Single node to control multiple clouds density, need help please

Started by Fle R.M, October 19, 2019, 01:46:43 am

Previous topic - Next topic

Fle R.M

Hello friends.
As a new user i'm still testing the TG options. I would like to control the coverage of all the clouds simultaneously with a single node.
Can a lovely person tell me which node should I use in this case? And where should i plug it?  Please take a look in the attached image.
Best regards
nodes.png

Dune

First of all, welcome to this forum. I hope you like TG and stay here.

There's an input called final density. If you take one fractal (either power fractal or cloud fractal, with appropriate sizes and such) and plug this into each of those, you can alter all nodes at once. And of course you can mask this power fractal (PF) by other color fractals or other color shaders like a simple shape.
But beware that the power fractal is 3 dimensional, so not all cloud altitudes will change the same.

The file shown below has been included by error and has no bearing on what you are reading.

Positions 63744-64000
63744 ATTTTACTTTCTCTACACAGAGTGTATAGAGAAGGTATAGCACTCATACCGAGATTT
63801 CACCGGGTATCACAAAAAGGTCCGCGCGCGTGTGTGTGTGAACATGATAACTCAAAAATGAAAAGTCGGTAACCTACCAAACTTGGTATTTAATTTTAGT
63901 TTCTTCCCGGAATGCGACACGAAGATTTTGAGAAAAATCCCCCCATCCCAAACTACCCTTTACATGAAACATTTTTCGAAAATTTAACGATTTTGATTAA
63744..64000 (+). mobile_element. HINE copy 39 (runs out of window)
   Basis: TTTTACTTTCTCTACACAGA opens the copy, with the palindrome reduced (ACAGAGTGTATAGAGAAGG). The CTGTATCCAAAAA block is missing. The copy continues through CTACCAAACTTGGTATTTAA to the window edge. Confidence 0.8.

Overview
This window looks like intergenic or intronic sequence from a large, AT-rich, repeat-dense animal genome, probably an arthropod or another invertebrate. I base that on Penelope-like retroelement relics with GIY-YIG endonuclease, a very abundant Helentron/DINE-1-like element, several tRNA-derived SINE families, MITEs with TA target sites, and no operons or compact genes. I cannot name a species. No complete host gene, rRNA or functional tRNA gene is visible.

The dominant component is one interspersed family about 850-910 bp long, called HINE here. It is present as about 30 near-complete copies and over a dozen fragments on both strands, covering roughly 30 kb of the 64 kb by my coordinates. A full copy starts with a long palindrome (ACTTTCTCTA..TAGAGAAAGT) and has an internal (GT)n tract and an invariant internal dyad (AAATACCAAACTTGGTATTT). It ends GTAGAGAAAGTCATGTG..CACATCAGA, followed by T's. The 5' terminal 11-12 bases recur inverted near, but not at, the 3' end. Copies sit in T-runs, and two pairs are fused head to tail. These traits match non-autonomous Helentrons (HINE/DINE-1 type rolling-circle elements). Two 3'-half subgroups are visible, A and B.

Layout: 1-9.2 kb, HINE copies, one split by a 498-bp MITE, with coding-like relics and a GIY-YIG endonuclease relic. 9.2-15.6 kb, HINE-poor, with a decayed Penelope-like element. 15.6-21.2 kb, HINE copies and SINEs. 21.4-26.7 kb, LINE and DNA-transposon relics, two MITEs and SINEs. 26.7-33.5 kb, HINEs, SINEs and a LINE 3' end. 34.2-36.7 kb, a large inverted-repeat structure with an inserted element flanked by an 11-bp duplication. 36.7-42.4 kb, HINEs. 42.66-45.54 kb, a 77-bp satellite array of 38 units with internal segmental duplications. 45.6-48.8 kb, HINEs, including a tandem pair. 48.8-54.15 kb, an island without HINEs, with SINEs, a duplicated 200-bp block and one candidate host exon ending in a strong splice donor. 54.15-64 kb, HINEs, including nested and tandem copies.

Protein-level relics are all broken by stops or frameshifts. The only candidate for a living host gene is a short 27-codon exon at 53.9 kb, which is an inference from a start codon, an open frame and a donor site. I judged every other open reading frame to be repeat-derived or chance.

If you plug in a (blue node) constant color, you can alter density in an unvaried way from black (no clouds) to white (max cloud coverage).

Fle R.M

Quote from: Dune on October 19, 2019, 03:18:11 amFirst of all, welcome to this forum. I hope you like TG and stay here.

There's an input called final density. If you take one fractal (either power fractal or cloud fractal, with appropriate sizes and such) and plug this into each of those, you can alter all nodes at once. And of course you can mask this power fractal (PF) by other color fractals or other color shaders like a simple shape.
But beware that the power fractal is 3 dimensional, so not all cloud altitudes will change the same.
If you plug in a (blue node) constant color, you can alter density in an unvaried way from black (no clouds) to white (max cloud coverage).
Thank you Dune for this fast answer, i'm going to test it asap. Thank you

Matt

Welcome to the forum!

Another idea you can try is to use "Add Scalar" and "Constant Scalar", as in the screenshot below:

coverage.png